Indulging in the delight of dining alone is one of life’s greatest pleasures. If you're one of the 36 million Americans who live alone or one of the countless others who cook for themselves for other reasons, you'll love our cookbook Cooking for One, which has more than 160 perfectly portioned recipes, along with approachable tips that will help you become a smarter, more confident, and less wasteful cook.
I love cooking for myself. When I’m cooking for others, even casually, the stakes always feel a bit higher—there are other palates to please, people to impress, food preferences to juggle, and expectations to manage. I’m more likely to follow a recipe precisely, and even purchase specialty ingredients for a particular dish.
But when you’re cooking for yourself, you have different priorities. Wasted food, for example. It might be more important to avoid buying extra ingredients that you’re unlikely to finish before they go bad than procuring that one specific item to complete a recipe. And because the only person you have to impress is yourself, your cooking style can be more flexible. There’s no reason not to adjust flavors to make a dish work for you (and the contents of your pantry). So if you don’t have the exact ingredients for a recipe, that shouldn’t stop you from making the dish.
In our cookbook all about solo cooking, Cooking for One, we developed recipes with the improvisational cook in mind. Knowing how to improvise is key not only for tweaking recipes to your liking, but for winging it when you are missing an ingredient, or remaking leftovers so they don’t feel repetitive. Here are a few suggestions for stepping up your kitchen improv game.
Keep a flexible pantry.
Having a pantry that is thoughtfully stocked according to your preferences and styles of cooking is essential for substituting ingredients on the fly, creating tasty leftover makeovers, or adding that one finishing touch that tweaks a dish to exactly your liking. As for what you should always have on hand, everyone’s “must-haves” will differ—and we’ll assume you already know what those are—but check out this article for some advice on what we recommend.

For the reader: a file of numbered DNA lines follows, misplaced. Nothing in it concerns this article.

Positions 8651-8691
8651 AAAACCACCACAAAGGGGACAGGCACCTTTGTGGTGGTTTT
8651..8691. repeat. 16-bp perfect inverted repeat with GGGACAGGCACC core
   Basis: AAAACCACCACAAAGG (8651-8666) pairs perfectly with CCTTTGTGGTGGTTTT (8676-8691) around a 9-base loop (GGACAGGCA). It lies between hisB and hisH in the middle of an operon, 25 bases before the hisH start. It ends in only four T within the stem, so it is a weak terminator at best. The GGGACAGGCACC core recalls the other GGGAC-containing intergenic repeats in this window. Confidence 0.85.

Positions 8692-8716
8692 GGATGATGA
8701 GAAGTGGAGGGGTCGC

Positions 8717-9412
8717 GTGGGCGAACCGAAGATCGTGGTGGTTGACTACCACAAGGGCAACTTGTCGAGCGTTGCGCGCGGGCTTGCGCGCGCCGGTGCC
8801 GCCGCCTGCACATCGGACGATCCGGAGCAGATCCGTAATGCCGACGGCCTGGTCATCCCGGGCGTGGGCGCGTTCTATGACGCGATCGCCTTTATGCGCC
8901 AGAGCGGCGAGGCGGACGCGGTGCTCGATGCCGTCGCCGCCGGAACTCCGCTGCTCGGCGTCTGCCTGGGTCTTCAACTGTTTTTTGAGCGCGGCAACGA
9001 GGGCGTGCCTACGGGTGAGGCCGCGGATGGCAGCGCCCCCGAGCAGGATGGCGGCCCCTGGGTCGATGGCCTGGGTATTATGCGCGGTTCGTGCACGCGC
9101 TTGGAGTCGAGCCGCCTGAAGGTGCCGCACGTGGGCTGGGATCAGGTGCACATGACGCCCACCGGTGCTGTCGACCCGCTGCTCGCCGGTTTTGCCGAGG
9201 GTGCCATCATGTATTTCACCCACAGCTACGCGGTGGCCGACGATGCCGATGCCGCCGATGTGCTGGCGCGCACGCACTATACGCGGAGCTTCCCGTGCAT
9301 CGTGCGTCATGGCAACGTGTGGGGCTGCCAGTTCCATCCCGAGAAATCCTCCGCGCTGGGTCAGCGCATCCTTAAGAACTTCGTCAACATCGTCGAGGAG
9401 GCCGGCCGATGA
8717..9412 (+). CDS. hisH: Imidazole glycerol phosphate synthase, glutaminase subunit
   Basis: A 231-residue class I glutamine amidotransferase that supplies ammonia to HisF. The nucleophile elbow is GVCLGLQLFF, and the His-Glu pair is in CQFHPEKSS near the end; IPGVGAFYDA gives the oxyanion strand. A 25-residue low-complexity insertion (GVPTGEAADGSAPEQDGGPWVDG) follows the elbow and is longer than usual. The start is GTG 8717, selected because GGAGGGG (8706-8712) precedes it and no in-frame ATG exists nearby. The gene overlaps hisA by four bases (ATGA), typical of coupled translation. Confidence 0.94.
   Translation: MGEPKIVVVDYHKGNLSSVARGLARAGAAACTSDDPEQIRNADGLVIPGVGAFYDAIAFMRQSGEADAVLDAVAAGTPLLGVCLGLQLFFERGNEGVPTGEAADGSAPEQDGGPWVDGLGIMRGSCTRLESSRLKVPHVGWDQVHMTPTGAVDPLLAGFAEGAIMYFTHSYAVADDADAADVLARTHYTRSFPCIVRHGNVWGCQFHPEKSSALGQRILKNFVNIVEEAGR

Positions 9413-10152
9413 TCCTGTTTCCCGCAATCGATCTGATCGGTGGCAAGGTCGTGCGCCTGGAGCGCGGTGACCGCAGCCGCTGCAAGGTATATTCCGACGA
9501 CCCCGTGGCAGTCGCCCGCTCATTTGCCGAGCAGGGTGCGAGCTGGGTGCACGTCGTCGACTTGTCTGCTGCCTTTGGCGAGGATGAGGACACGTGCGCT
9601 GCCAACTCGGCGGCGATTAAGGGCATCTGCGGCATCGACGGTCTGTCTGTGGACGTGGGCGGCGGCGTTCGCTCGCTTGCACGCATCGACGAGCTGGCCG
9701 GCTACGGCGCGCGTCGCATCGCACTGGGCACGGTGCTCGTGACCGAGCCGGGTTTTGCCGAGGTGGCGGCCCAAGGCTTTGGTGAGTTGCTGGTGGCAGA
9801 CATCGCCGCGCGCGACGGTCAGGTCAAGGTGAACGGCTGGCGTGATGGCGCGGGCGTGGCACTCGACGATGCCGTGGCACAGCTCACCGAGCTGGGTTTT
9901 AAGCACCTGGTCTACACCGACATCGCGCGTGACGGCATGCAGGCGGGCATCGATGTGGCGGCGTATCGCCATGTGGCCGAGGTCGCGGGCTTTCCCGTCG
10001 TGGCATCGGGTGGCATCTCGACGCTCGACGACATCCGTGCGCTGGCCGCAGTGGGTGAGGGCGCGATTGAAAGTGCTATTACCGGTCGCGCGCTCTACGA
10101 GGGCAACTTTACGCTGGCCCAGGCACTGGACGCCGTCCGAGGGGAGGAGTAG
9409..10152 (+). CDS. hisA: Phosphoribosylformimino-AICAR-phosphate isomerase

Get to know your herbs.
Fresh herbs can transform and elevate a dish: They bring fresh and bold flavors and a splash of color, and they make a dish feel special. But when you’re cooking for one, it’s a challenge to use up an entire bunch. And what if your planned menu for the week calls for two or three different kinds? Loosen up! Usually having a specific herb matters less than just having something fresh to finish a dish. (Chives, cilantro, and basil would all taste great on many dishes; better to buy one and use it up than to buy several and let them go bad.) For this reason, we list multiple options for herbs (nuts and cheeses, too) in our recipes, helping you on your way to becoming a more flexible cook.
When substituting herbs on your own, it’s helpful to think of herbs in two categories: delicate (think: leafy fronds) and hardy (think: woody stems). While they each have distinct flavors, “delicate” herbs such as parsley, basil, cilantro, chives and dill can be used similarly as a finishing touch to a dish, added at the end of cooking. “Hardy” herbs such as rosemary, thyme, sage and oregano should generally be added at the beginning of cooking, but can largely be interchanged as well.